3.  Carrying out ‘settling in’ visits to new tenants in order to reinforce tenancy agreement obligations.

4.  Including in our Tenants Handbook information and advice on anti-social behaviour and what we and other agencies can do to help.

5.  Ensuring that our allocations policy and lettings procedures support/complement our objectives in tackling anti-social behaviour e.g. written references, appropriate tenancy/housing support services in place, use of suspensions as applicable etc.

6.  Supporting projects and initiatives for children and young people e.g. diversionary activities, improved facilities etc.

Mediation

We recognise mediation as an effective means to aid conflict resolution. This is a way of helping people deal with disputes and reach some form of agreement that everyone can live with. Mediators help people discuss the problem. It is voluntary, confidential and free. We will therefore encourage the use of such services in appropriate cases and assist with any necessary referrals to West Dunbartonshire Council Neighbourhood Mediation Service.

Voluntary Measures

We will encourage the use of voluntary measures such as Acceptable Behaviour Contracts and Unacceptable Behaviour Notices in appropriate cases.

Enforcement

If necessary we are committed to the enforcement of the conditions of tenancy and will use a full range of enforcement tools, to bring about a satisfactory conclusion, where such action is found to be justified and reasonable.

The action we take will take the form of a staged approach and may include formal warnings, multi-agency case conferences or initiatives e.g. with ASSIST, Police Scotland, Support Agencies etc., as well as legal action being instructed for very serious/persistent anti-social behaviour concerning a tenant, household member or visitor e.g. anti-social behaviour orders, notice/decree of repossession.

What can you do to help?

It will help if you have the facts – i.e. dates, times and details of any incidents. We provide Diary Sheets to help you do this.

Let the Police know – it is very important that you report incidents of anti-social behaviour to the Police at the time of the incident. Remember to take a note of the date and time so that we can ask for a ‘Police Report’ on the incident. This will help us to confirm your complaint, build up evidence in your case and is very important should we require to take legal action.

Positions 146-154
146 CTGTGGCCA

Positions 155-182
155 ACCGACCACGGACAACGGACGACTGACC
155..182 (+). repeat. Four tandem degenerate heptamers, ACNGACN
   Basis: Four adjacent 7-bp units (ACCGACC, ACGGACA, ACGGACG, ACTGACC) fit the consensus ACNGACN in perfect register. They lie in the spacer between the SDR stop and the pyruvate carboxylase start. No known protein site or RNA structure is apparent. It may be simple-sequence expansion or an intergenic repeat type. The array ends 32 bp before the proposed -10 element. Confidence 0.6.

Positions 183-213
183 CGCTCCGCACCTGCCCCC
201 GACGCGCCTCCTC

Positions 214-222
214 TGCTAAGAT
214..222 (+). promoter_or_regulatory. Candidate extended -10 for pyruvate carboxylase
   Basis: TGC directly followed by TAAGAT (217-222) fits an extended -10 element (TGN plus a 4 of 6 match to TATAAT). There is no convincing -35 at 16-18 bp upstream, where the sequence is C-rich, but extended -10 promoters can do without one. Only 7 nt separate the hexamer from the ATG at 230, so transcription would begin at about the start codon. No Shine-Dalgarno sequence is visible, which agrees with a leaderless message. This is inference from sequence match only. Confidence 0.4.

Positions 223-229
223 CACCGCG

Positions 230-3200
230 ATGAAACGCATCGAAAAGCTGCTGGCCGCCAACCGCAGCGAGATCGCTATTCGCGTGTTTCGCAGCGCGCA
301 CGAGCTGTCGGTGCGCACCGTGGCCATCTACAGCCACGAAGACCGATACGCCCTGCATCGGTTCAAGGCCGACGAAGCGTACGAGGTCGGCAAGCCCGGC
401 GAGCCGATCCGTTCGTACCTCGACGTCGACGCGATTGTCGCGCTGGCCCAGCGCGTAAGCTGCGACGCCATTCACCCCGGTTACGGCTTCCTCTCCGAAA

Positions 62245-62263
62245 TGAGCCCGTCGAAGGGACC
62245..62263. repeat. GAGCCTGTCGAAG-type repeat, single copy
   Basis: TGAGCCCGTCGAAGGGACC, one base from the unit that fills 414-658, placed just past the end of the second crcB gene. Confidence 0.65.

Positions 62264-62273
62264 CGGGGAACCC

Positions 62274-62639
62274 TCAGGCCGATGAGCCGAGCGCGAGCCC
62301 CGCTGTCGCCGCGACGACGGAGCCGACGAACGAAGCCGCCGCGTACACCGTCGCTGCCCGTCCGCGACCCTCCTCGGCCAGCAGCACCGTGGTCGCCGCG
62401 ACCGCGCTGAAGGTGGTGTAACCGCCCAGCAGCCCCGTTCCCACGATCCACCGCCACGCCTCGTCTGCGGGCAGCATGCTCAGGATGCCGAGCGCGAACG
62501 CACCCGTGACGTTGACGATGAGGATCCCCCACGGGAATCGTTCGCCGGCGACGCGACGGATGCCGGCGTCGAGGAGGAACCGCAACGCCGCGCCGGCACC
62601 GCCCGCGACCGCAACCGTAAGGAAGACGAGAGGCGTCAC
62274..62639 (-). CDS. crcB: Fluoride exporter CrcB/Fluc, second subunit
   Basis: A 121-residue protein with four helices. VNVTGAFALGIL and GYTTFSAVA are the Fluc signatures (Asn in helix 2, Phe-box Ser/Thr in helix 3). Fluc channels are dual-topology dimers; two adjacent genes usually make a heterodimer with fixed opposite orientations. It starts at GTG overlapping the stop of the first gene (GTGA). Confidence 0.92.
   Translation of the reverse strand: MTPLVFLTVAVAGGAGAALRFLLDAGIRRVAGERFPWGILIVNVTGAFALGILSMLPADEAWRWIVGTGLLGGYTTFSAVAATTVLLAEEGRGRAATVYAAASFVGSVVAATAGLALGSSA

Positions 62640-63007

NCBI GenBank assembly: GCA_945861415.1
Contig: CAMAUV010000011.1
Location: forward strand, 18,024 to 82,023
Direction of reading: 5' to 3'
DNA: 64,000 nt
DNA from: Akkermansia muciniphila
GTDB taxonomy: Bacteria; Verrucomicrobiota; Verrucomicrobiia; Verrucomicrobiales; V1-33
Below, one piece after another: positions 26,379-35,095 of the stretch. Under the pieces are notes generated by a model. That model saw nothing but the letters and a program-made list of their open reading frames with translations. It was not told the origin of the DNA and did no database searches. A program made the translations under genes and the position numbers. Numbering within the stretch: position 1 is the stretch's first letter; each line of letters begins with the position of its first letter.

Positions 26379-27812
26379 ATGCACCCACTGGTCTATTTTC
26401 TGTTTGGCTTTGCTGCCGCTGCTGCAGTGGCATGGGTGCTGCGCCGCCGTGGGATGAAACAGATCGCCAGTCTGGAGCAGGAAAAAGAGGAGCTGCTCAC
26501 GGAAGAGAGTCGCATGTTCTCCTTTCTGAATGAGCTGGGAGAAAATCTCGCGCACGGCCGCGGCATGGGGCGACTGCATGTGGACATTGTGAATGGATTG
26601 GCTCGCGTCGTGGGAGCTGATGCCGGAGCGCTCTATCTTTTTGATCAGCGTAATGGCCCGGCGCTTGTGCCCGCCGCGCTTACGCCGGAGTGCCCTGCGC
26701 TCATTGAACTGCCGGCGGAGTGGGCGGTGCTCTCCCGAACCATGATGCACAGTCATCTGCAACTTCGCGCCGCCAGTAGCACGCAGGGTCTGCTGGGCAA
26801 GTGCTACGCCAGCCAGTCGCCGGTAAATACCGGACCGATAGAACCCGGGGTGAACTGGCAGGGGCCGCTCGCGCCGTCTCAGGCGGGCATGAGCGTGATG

Please remember that you should call the Police if a neighbour is threatening you or is causing a breach of the peace. These types of incidents are a police matter and should be reported to them for assistance at the time they are occurring.

Tenant Satisfaction

Following a complaint investigation being completed we will request you to complete a brief satisfaction survey. The results of which will help us improve the service we are providing.

Crimestoppers – 0800 555 111

Crimestoppers is an independent charity helping to find criminals and help solve crimes.  They run the anonymous 0800 555 111 phone number that you can call to pass on information about crime.  Alternatively you can pass information anonymously via their website (www.crimestoppers-uk.org) using their Giving Information Form.

You do not have to give your name or any personal information. Calls and online forms cannot be traced. This means you won’t need to appear in court or give a statement to police.  Crimestoppers believe that people and their communities have the right to live without crime and without the fear of crime.

When crime does take place they believe that anybody who knows those responsible should go to the police. However, many people who want to take action are close to the criminal and fear retribution.  Crimestoppers offers them the secure means for them to get that information to the police, making their families and communities safer.

The Crimestoppers website also has advice on crime prevention, how to protect your home and personal safety tips which you may find useful.